Another Must-Read Article about Diabetes in the New York Times
Posted Dec 18 2008 8:13pm
Today, the New York Times published journalist N.R. Kleinfeld's second powerful article in its four-part series on the terrible epidemic of diabetes.
This piece focuses on East Harlem, a New York City neighborhood that's been devastated by diabetes. The article is chock-full of sad, cautionary tales about the perils of a high-sugar diet that anyone, anywhere would do well to heed.
According to Kleinfeld's story, East Harlem residents die of diabetes twice as much as people in the city as a whole. There are more diabetes-related hospitalizations of East Harlem residents than in any other section of New York. It has the city's largest percentage of obese people. Amputations due to diabetes are more frequent there than in any other New York neigborhood.
Medical professionals think several factors are responsible for the prevalence of diabetes in East Harlem, according to the Times article. Ninety % of its residents are black and Hispanic, and some experts believe those groups have a genetic predisposition to the disease. It also has a high rate of poverty, and too many East Harlem residents lack access to good medical care and healthful food choices.
For example, the Times piece cites a Mt. Sinai hospital study, which found that stores on the Upper East Side, an affluent neighborhood immediately to the south of East Harlem, are more than three times as likely to stock fresh fruit and veggies, low or fat-free milk, high-fiber bread, and diet soda than stores in East Harlem. Too many people struggle to afford their diabetes drugs, and so skip them or take only partial doses. Poor eating habits also play a huge role, at least with most of the people profiled in the piece.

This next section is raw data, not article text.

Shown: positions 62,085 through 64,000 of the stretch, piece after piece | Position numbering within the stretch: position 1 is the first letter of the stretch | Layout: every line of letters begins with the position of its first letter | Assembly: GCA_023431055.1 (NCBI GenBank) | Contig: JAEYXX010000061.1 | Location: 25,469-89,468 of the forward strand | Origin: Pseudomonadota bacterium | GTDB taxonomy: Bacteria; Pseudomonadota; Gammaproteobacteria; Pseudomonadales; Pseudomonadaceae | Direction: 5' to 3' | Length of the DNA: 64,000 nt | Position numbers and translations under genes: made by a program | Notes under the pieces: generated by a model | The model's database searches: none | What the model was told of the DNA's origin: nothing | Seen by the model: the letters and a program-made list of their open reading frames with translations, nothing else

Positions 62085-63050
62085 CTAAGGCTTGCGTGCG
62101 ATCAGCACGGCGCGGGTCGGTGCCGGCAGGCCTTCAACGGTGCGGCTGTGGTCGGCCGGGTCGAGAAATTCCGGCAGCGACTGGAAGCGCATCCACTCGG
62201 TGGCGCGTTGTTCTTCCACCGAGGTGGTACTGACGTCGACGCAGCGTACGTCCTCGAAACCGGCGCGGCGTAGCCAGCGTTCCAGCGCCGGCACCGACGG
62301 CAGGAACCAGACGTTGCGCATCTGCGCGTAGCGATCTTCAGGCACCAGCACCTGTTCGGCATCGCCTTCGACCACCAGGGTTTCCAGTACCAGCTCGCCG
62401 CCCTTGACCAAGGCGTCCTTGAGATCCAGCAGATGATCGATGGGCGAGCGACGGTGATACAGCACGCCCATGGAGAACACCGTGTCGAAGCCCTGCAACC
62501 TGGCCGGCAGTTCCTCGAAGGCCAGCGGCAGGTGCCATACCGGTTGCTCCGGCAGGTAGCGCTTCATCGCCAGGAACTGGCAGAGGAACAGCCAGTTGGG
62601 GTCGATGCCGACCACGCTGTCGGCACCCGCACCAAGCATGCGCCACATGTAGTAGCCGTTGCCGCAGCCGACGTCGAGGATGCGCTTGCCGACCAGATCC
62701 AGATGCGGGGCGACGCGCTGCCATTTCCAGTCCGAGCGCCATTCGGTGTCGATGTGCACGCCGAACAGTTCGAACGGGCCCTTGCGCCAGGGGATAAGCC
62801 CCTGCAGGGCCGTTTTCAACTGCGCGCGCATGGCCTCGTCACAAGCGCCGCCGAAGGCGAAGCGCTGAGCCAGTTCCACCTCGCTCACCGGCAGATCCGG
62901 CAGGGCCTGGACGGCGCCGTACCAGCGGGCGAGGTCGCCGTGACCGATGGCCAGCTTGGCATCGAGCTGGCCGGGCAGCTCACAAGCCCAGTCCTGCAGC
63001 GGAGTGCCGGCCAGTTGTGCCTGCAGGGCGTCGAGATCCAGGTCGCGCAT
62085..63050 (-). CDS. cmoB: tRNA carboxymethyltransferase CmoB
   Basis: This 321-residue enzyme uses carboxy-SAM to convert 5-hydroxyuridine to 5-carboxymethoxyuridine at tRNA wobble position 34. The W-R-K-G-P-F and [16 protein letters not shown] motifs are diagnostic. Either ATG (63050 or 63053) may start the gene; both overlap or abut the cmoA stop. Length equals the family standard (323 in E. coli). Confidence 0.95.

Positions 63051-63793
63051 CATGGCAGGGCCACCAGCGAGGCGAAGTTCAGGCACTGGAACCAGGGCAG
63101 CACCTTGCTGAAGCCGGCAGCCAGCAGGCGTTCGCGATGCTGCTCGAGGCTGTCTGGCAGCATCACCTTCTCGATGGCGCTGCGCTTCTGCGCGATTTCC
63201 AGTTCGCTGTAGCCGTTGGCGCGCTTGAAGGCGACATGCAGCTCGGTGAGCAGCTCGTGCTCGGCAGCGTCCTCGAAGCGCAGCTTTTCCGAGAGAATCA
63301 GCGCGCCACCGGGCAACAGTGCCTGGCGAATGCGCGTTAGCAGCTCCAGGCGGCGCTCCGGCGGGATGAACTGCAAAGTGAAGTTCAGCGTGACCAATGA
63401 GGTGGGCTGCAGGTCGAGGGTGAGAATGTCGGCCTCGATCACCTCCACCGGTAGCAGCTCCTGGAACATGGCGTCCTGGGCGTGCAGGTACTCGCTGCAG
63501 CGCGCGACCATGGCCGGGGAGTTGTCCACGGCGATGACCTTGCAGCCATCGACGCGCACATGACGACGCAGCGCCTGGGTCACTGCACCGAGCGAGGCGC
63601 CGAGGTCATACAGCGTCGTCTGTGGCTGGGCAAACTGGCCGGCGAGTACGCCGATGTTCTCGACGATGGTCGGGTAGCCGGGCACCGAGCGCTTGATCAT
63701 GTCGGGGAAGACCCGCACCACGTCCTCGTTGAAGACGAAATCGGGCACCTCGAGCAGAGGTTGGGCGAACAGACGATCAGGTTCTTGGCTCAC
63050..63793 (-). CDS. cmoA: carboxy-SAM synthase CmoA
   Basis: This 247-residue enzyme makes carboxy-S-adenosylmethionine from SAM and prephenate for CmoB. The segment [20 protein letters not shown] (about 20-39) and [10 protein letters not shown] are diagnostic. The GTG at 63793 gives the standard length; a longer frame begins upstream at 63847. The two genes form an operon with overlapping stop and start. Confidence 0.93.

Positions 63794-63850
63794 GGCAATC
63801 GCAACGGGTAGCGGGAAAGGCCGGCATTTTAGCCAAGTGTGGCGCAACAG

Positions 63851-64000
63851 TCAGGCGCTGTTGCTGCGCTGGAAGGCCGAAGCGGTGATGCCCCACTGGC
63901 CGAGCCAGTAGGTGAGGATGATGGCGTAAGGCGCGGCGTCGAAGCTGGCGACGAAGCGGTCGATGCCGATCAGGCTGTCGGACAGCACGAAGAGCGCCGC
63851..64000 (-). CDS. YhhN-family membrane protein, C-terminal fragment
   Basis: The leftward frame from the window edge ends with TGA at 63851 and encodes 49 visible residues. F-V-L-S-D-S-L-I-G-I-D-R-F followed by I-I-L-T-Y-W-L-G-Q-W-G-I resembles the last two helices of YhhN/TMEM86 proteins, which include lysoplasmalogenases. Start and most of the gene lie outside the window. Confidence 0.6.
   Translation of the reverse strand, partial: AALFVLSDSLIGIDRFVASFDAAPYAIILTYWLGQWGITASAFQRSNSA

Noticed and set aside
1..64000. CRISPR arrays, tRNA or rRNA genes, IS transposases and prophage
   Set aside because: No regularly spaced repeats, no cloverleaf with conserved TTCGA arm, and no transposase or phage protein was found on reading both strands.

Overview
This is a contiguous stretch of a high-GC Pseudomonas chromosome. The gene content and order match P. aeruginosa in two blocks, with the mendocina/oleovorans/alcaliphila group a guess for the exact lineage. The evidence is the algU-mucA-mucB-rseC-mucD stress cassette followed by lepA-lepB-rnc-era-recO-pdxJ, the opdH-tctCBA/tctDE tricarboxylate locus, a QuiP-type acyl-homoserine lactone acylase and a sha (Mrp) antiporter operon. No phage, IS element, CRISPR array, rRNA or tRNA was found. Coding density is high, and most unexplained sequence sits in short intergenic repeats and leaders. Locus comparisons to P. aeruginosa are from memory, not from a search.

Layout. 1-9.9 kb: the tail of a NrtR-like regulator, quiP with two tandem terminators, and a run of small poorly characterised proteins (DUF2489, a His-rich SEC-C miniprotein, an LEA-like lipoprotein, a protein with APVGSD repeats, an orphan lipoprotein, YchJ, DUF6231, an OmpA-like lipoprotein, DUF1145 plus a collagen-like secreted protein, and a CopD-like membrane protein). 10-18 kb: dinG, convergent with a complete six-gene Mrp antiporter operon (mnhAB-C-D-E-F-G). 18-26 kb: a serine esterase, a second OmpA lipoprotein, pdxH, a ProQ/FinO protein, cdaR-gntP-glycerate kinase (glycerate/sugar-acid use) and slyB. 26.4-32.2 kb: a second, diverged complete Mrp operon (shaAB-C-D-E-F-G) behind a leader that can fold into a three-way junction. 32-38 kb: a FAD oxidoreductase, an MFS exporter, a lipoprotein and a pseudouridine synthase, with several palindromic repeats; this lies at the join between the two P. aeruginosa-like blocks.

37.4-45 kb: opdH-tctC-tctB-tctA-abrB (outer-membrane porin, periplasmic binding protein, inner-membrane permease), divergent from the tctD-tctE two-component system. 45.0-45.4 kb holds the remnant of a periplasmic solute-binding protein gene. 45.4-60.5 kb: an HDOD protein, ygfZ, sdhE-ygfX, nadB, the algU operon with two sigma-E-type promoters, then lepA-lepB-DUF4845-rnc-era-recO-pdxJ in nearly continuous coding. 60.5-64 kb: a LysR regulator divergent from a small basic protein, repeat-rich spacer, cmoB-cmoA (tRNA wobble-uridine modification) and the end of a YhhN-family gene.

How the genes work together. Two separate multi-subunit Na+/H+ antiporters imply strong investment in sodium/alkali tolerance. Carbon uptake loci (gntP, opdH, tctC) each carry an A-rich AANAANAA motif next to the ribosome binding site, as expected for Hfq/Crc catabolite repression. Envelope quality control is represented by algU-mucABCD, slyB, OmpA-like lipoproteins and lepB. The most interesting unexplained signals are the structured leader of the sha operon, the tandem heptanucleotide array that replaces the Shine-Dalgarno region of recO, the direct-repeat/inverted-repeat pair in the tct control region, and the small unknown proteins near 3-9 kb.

Just how poorly some of the people interviewed ate--and sadly, continue to eat--after being diagnosed with diabetes, is astounding. A 57-year-old diabetic named Juan Concepcion told Kleinfeld:
"I'm trying to give up beer. I would drink at 7 at night until 3 in the morning, watched boxing and baseball, drinking beer. I drank 15 or 20 beers in a night."
Concepcion also reveals that his father was diabetic, and continued to "take sugar" and drink beer after his diagnosis. Eventually his father lost both legs to the disease, and died of it.
Another diabetic, Elsie Matos, told the reporter:
"Listen, if I want to eat a piece of cake, I'm going to eat it. No doctor can tell me what to eat. I'm going to eat it, because I'm hungry. We got too much to worry about. We got to worry about tomorrow. We got to worry about the rent. We got to worry about our jobs. I'm not going to worry about a piece of cake."